Akebia Therapeutics’ HIF-PH inhibitor passes efficacy goals in chronic kidney disease without dialysis, but falls short on safety

pharmafile | September 4, 2020 | News story | Medical Communications, Research and Development Akebia Therapeutics, kidney disease, pharma, vadadustat 

Akebia Therapeutics has pulled back the veil on data from the second of two Phase 3 clinical trials for its oral hypoxia-inducible factor prolyl hydroxylase inhibitor (HIF-PHI) vadadustat, showing that the therapy met its primary and secondary efficacy goals in the treatment of anaemia due to chronic kidney disease (CKD) in adult patients who are not receiving dialysis.

According to the data from the PRO2TECT study, vadadustat proved non-inferior to darbepoetin alfa in terms of average change from baseline in haemoglobin levels at two evaluated points in the study: between weeks 24 and 36 following initial dose, and between weeks 40 and 52.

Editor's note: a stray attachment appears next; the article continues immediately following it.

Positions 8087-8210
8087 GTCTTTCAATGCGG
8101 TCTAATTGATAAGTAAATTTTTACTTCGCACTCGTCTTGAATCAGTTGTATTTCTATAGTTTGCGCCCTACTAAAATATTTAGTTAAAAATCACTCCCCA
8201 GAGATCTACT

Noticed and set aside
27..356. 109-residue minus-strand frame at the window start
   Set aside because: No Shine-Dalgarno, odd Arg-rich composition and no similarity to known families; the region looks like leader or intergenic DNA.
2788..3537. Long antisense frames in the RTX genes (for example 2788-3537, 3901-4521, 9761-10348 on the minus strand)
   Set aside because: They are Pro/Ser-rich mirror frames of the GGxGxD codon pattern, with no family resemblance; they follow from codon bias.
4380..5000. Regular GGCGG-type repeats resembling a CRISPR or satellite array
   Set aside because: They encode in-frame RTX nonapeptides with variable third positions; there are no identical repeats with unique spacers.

However, the drug fell short of its primary safety goal, failing to match up to darbepoetin alfa in terms of the time until patients first suffered a major adverse cardiovascular events (MACE), the composite of all-cause mortality, non-fatal myocardial infarction, and non-fatal stroke across this study and its partner study.

“PRO2TECT delivered positive top-line efficacy results; however, the MACE result presents challenges to achieving our goal of bringing vadadustat to patients in the non-dialysis market. While achieving the MACE endpoint would have made our path here more straightforward, as it is in dialysis, we still believe we have a path toward approval for vadadustat in non-dialysis,” explained Akebia President and CEO John P Butler. “We believe the cardiovascular safety of vadadustat is supported by the totality of the data from our global Phase 3 programme, including additional analyses on cardiovascular outcomes observed within key geographic regions and across certain patient sub-populations within PRO2TECT.”

Akebia aims to present full data from the study at an upcoming medical meeting, and aims to file an application with the FDA “as early as possible” in 2021.

Matt Fellows

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